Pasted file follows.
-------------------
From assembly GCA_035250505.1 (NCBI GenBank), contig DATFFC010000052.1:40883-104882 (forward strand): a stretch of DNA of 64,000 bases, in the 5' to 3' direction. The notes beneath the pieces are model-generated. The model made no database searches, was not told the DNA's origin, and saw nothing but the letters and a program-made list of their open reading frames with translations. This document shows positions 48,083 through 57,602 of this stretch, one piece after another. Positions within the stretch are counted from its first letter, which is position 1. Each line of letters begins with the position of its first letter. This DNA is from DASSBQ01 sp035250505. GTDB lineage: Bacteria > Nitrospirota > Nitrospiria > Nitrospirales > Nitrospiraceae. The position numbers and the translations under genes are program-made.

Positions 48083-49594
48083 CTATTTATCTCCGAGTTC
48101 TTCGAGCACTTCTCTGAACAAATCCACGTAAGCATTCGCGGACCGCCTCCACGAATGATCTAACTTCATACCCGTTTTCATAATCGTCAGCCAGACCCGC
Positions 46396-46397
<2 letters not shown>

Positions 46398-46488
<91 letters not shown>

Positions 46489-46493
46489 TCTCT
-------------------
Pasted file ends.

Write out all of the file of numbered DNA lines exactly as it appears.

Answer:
From assembly GCA_035250505.1 (NCBI GenBank), contig DATFFC010000052.1:40883-104882 (forward strand): a stretch of DNA of 64,000 bases, in the 5' to 3' direction. The notes beneath the pieces are model-generated. The model made no database searches, was not told the DNA's origin, and saw nothing but the letters and a program-made list of their open reading frames with translations. This document shows positions 48,083 through 57,602 of this stretch, one piece after another. Positions within the stretch are counted from its first letter, which is position 1. Each line of letters begins with the position of its first letter. This DNA is from DASSBQ01 sp035250505. GTDB lineage: Bacteria > Nitrospirota > Nitrospiria > Nitrospirales > Nitrospiraceae. The position numbers and the translations under genes are program-made.

Positions 48083-49594
48083 CTATTTATCTCCGAGTTC
48101 TTCGAGCACTTCTCTGAACAAATCCACGTAAGCATTCGCGGACCGCCTCCACGAATGATCTAACTTCATACCCGTTTTCATAATCGTCAGCCAGACCCGC
Positions 46396-46397
<2 letters not shown>

Positions 46398-46488
<91 letters not shown>

Positions 46489-46493
46489 TCTCT